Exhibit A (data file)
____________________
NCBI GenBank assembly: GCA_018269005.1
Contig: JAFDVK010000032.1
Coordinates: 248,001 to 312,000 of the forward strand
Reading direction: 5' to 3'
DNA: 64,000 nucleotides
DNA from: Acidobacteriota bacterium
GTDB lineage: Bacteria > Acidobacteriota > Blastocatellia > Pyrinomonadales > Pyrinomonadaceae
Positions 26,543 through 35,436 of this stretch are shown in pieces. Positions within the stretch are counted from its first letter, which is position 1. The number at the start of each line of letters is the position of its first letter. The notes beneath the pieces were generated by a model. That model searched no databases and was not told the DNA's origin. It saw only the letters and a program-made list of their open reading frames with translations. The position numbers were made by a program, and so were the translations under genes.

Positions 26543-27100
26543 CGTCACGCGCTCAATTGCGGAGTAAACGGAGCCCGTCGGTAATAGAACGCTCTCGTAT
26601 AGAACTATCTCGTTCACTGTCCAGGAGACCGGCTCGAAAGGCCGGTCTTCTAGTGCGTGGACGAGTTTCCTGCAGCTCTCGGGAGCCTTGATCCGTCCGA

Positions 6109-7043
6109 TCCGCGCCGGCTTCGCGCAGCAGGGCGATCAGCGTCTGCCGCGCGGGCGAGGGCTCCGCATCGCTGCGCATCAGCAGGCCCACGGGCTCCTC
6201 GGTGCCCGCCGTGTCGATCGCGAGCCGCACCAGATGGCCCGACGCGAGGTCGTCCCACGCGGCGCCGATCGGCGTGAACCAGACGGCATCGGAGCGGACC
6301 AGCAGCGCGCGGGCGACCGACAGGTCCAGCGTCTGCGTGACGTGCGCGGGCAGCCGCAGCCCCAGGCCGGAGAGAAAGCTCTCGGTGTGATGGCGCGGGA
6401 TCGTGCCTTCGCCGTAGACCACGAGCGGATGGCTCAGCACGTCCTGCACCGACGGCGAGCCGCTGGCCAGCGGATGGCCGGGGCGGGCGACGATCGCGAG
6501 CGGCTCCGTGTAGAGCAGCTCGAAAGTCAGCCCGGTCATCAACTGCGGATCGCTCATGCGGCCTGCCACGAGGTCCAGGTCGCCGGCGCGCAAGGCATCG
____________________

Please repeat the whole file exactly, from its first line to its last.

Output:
NCBI GenBank assembly: GCA_018269005.1
Contig: JAFDVK010000032.1
Coordinates: 248,001 to 312,000 of the forward strand
Reading direction: 5' to 3'
DNA: 64,000 nucleotides
DNA from: Acidobacteriota bacterium
GTDB lineage: Bacteria > Acidobacteriota > Blastocatellia > Pyrinomonadales > Pyrinomonadaceae
Positions 26,543 through 35,436 of this stretch are shown in pieces. Positions within the stretch are counted from its first letter, which is position 1. The number at the start of each line of letters is the position of its first letter. The notes beneath the pieces were generated by a model. That model searched no databases and was not told the DNA's origin. It saw only the letters and a program-made list of their open reading frames with translations. The position numbers were made by a program, and so were the translations under genes.

Positions 26543-27100
26543 CGTCACGCGCTCAATTGCGGAGTAAACGGAGCCCGTCGGTAATAGAACGCTCTCGTAT
26601 AGAACTATCTCGTTCACTGTCCAGGAGACCGGCTCGAAAGGCCGGTCTTCTAGTGCGTGGACGAGTTTCCTGCAGCTCTCGGGAGCCTTGATCCGTCCGA

Positions 6109-7043
6109 TCCGCGCCGGCTTCGCGCAGCAGGGCGATCAGCGTCTGCCGCGCGGGCGAGGGCTCCGCATCGCTGCGCATCAGCAGGCCCACGGGCTCCTC
6201 GGTGCCCGCCGTGTCGATCGCGAGCCGCACCAGATGGCCCGACGCGAGGTCGTCCCACGCGGCGCCGATCGGCGTGAACCAGACGGCATCGGAGCGGACC
6301 AGCAGCGCGCGGGCGACCGACAGGTCCAGCGTCTGCGTGACGTGCGCGGGCAGCCGCAGCCCCAGGCCGGAGAGAAAGCTCTCGGTGTGATGGCGCGGGA
6401 TCGTGCCTTCGCCGTAGACCACGAGCGGATGGCTCAGCACGTCCTGCACCGACGGCGAGCCGCTGGCCAGCGGATGGCCGGGGCGGGCGACGATCGCGAG
6501 CGGCTCCGTGTAGAGCAGCTCGAAAGTCAGCCCGGTCATCAACTGCGGATCGCTCATGCGGCCTGCCACGAGGTCCAGGTCGCCGGCGCGCAAGGCATCG